BEIJING, Dec. 10 (Xinhua) -- The late anti-apartheid icon Nelson Mandela shared similarities with China's former leader Mao Zedong, said Bheki Langa, South African Ambassador to China in an exclusive interview with Xinhua on Tuesday.
"They were both very strong leaders who fought for the liberation of their people, and who also contributed to laying the foundation for further development in society," Langa said at the South African Embassy in northeastern Beijing.
The ambassador said the two men resembled each other in terms of strong leadership qualities and a firm commitment to ending oppression and suffering of their people.
Mandela, who was respected and remembered for championing reconciliation between blacks and whites in South Africa, died aged 95 at his Johannesburg home last Thursday after a prolonged lung infection, plunging his nation and the world into mourning.
During his lifetime, Mandela never hid his admiration for the Chinese revolution. He said on many occasions that he was inspired by the work of Mao and the Chinese people's fight for national independence.
"He valued the contribution the Chinese people, government and Party had made in ending the obnoxious system of apartheid in South Africa," Langa said.
Mandela pushed the forging of diplomatic ties with China in January 1998, about one and a half years before he retired as the first black president in South Africa's history.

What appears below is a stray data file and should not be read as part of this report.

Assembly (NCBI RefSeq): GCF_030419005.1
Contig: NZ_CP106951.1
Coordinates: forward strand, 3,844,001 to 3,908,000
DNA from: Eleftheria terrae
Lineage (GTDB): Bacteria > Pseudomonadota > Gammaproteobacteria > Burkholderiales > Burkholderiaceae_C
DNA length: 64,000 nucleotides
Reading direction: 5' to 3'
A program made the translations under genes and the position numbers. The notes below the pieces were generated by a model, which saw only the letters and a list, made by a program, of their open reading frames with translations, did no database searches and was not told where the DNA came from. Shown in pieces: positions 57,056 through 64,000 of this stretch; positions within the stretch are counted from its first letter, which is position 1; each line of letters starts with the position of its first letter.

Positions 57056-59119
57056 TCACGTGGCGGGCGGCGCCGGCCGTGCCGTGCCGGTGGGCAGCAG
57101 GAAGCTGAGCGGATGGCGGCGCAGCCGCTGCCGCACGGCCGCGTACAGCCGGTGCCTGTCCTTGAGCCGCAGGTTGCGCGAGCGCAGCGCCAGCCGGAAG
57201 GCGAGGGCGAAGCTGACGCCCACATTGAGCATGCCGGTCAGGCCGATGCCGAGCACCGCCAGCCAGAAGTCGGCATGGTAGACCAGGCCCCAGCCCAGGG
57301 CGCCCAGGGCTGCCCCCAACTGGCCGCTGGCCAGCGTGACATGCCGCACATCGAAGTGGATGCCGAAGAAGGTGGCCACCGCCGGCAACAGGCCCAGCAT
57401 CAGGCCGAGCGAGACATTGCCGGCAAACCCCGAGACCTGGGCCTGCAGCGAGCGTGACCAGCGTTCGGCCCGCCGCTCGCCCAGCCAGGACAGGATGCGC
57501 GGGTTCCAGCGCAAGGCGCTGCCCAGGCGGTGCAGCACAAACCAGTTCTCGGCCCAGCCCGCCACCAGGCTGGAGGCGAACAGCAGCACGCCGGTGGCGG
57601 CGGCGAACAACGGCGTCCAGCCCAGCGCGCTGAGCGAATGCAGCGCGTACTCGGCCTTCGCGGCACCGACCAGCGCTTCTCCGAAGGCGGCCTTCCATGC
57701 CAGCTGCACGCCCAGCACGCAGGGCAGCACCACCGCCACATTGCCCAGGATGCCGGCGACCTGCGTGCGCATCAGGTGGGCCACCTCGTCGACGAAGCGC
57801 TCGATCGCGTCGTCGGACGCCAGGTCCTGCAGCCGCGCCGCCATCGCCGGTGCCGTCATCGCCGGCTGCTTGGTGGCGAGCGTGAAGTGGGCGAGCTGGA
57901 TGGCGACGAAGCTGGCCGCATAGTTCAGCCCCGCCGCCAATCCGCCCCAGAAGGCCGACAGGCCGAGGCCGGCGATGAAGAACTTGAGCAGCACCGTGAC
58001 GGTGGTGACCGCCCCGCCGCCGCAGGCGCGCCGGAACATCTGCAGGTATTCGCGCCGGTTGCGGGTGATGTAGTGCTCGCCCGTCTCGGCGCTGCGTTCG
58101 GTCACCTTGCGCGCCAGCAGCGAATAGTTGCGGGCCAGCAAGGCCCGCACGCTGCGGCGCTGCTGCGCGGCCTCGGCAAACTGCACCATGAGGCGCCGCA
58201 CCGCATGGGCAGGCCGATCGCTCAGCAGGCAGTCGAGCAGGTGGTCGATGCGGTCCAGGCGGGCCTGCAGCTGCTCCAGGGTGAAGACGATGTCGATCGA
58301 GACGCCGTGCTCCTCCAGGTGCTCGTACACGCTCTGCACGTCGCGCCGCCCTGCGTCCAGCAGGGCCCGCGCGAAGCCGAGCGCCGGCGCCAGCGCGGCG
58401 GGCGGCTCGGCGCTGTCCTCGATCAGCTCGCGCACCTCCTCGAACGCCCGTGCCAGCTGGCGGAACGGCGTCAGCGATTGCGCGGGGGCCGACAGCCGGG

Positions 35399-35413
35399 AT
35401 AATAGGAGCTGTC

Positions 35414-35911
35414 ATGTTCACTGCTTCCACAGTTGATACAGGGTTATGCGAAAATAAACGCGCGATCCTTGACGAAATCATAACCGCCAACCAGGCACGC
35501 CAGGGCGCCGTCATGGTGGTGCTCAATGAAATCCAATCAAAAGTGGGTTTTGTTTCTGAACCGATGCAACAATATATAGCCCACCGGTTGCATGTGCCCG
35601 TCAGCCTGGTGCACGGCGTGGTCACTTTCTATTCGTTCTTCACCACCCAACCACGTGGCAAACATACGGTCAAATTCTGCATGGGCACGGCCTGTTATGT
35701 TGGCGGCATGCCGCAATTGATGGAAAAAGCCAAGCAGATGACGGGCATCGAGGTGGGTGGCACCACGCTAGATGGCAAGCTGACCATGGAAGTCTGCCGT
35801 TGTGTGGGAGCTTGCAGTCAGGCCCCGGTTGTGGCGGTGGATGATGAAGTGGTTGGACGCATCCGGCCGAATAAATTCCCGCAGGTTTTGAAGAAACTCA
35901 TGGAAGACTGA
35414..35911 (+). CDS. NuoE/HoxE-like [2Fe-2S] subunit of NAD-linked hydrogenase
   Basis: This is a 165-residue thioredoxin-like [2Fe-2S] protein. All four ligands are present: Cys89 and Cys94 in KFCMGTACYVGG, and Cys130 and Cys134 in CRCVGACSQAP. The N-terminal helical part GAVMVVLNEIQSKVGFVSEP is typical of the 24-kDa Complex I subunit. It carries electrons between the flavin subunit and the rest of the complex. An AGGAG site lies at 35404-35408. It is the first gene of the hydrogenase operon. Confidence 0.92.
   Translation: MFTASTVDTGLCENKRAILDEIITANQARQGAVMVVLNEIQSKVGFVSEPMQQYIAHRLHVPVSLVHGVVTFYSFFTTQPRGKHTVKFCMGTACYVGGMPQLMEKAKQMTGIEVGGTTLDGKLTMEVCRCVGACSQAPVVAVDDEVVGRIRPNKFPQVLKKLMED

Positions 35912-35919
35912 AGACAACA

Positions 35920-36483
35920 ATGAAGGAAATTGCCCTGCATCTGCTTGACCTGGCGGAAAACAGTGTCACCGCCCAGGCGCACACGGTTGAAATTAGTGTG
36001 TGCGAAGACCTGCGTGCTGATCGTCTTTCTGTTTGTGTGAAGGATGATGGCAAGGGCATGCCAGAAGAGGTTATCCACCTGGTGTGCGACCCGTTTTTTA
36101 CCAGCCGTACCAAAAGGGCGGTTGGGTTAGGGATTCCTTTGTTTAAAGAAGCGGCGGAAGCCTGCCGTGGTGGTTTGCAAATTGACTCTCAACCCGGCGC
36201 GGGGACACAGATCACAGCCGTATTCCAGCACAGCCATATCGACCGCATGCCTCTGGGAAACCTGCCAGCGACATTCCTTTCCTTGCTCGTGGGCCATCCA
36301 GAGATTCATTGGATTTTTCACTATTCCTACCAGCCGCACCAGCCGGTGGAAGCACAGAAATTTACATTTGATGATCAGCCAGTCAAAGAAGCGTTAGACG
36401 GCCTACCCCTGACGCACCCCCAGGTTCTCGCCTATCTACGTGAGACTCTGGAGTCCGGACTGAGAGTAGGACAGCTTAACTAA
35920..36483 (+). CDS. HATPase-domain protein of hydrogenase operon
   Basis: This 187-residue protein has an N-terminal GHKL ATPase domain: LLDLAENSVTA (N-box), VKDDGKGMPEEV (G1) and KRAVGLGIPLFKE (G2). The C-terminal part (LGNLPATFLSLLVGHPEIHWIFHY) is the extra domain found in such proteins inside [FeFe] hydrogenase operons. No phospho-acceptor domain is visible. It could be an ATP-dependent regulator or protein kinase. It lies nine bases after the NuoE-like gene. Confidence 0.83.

Meanwhile, the man's image as a revered freedom fighter is also well established in China.
Langa said he was amazed by the level of understanding and knowledge of Mandela after he came to China. "A lot of people that I have met here were touched by his spirit."
Hundreds of Chinese people have visited the embassy to pay tributes to Mandela. They brought flowers, stood in silent tribute and signed a book of condolence in front of a statue of Mandela.
"This is an opportunity for us to bring closer the Chinese people and the South African people," said Langa, adding that he hoped it would generate deeper understanding and awareness among Chinese people of South Africa.
The ambassador also recalled how Mandela influenced his own youth, during which he initiated protests with his peers after he completed high school only to find that he could hardly get employed as a young black man.
"One of Mandela's legacies is that good is more powerful than evil," said Langa. "He proved that we can achieve more by focusing on bringing people together rather than seeking revenge on those who treat us badly."
A memorial service for Mandela was held at the FNB Stadium Johannesburg on Tuesday. Tens of thousands of mourners and more than 90 world leaders gathered in the rain to remember South Africa's first black leader.
Mandela will be buried in Qunu, his ancestral home in the East Cape province, on Sunday.